When Shirlee Locicero thinks back on her teaching career of 30 years, she has many wonderful memories. Still, there’s a melancholy memory that still sticks with Shirlee to this day: the times when her students with disabilities would stand by her side during recess because the playground where the other children played didn't adapt to their needs.
“I just felt so bad that they didn't have anything that they could play on. They needed some adaptive equipment,” Shirlee said.
There was little Shirlee could do during her teaching days to change the situation but in retirement, Shirlee and her husband Ron, also a retired school teacher, have been unstoppable.
Eight years ago, the Morgan Hill couple saw a news story about an all-inclusive playground that had opened up in Salinas. It was then that Shirlee and Ron embarked on a journey to bring a similar park to Morgan Hill. Many years and many millions of dollars later, they have finally succeeded.
Earlier this month, the ribbon was cut on Magical Bridge Morgan Hill, the Bay Area’s newest all-abilities playground.
Ron says he did a lot of work, but it was Shirlee who was the driving force, calling her the “coach” of the operation.
“Shirlee did a lot of research, got a lot of information about special needs kids, special needs equipment, and mixing special needs kids with other kids and the power of play and functionality,” said Ron.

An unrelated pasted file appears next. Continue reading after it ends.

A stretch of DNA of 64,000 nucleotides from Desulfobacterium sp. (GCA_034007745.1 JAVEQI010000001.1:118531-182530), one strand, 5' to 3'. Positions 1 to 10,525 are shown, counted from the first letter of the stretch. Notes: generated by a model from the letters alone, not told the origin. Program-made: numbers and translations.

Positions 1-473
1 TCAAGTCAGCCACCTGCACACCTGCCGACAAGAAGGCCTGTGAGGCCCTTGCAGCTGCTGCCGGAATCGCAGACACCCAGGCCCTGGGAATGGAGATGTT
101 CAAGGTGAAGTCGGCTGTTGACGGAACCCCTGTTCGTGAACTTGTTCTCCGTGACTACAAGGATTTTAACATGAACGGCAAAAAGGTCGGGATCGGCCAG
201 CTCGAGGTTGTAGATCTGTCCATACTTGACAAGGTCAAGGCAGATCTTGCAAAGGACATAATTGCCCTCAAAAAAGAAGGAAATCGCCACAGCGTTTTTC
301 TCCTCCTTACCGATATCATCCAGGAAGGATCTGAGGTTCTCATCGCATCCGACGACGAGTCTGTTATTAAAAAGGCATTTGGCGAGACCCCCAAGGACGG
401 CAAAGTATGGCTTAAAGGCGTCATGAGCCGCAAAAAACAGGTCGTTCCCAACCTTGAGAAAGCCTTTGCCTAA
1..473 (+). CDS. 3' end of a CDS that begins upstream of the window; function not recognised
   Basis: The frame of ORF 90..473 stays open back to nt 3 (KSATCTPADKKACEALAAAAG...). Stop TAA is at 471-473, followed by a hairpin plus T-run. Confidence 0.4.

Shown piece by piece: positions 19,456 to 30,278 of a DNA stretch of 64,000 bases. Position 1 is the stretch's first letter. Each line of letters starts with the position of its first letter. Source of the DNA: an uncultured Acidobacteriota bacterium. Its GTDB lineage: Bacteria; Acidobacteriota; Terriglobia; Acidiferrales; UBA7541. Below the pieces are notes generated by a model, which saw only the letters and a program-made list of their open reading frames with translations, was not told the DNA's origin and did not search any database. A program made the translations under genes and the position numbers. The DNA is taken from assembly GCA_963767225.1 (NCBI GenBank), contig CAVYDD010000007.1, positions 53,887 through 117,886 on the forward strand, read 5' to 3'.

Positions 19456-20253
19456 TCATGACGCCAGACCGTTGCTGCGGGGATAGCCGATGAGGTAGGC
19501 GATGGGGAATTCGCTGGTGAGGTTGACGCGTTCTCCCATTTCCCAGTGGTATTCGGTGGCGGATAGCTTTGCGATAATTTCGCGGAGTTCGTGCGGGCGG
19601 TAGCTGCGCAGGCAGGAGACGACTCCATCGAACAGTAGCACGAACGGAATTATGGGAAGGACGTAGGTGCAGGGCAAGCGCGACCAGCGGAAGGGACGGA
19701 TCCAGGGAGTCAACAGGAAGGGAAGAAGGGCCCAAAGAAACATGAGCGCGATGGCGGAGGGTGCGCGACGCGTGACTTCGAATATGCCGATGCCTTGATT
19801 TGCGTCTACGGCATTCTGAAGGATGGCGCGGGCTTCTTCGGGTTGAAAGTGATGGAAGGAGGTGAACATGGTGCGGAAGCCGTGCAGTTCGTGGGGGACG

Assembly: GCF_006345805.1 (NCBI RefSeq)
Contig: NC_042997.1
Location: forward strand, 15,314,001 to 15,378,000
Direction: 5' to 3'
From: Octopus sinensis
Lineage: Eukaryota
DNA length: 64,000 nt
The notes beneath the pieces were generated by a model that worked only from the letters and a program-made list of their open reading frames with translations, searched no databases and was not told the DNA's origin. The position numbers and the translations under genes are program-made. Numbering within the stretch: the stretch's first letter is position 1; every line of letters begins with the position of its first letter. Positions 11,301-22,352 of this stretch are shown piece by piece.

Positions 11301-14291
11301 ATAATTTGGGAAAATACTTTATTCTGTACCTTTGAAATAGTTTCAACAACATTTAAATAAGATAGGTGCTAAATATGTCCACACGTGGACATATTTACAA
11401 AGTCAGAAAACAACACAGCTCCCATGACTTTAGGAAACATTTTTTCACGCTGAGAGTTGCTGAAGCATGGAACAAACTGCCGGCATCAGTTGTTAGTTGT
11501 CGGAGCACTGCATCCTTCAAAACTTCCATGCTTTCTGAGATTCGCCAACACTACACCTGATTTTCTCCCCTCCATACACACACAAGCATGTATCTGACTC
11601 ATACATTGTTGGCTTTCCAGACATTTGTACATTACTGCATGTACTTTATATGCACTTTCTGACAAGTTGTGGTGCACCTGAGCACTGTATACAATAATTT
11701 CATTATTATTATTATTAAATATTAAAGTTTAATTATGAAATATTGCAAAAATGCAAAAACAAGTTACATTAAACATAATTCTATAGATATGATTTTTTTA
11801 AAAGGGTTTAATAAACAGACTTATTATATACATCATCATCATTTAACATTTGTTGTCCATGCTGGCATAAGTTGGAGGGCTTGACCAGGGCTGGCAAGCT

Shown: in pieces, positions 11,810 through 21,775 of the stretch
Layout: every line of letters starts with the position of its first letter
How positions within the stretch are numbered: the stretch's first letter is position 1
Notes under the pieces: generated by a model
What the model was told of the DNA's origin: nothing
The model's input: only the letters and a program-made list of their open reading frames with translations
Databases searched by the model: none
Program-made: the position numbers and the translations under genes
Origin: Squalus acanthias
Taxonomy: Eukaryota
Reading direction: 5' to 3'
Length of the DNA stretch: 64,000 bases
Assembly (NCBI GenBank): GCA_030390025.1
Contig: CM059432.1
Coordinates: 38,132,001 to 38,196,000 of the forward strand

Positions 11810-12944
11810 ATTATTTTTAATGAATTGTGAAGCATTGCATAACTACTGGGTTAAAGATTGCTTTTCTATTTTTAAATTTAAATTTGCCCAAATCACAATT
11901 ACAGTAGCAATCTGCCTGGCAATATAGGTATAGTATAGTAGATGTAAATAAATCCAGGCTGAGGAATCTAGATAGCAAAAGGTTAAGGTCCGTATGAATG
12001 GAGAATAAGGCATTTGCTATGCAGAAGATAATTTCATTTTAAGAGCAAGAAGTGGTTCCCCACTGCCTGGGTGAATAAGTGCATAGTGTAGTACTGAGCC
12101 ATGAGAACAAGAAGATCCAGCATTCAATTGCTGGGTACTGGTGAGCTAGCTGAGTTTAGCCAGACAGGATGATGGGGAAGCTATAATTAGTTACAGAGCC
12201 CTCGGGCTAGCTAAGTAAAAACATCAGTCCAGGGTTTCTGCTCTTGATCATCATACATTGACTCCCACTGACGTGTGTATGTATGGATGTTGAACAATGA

Ron, a member of the city’s Parks and Recreation Commission, fundraised tirelessly and through donations from the city, county, The Junior League of San Jose, and countless businesses and individuals they ultimately brought in $6.2 million to build the park.
“I went to the Rotary, I went to Kiwanis, I went to businesses up and down the street in Morgan Hill, I went out to the industrial park area,” said Ron.
The process was slow, but once funds were initially set in place, the Lociceros were able to go around various schools and get ideas for equipment from those who would actually be using it.
“We decided to set up a meeting at the schools because we wanted the children to pick the equipment,” said Ron.
“Shirlee showed us how we could do it, we put pictures and she got little stickers and the kids could put stickers on the slide they liked and the swing they liked so we went to the schools and we made presentations.”
One piece of equipment, the Magical Harp, responds to movement below it with musical tones. It’s an accessory rooted in innovation and inclusion, which is conducive to the experience that the Magical Bridge is trying to create.
The harp is surrounded by dozens of other slides, swings, and merry-go-rounds made specifically to be used by children with any type of mobility challenge. There is also a small stage and an outdoor classroom included in the playground.
Ron and Shirlee were there on the opening day of the playground when hundreds of children and their families showed up. They also plan to visit regularly, even without their grandchildren, just to watch children with disabilities enjoy what they helped to create.
“They just want to be like the other kids, they want to play with the other kids and be part of the group and with this inclusive park they will be able to do that,” said Shirlee.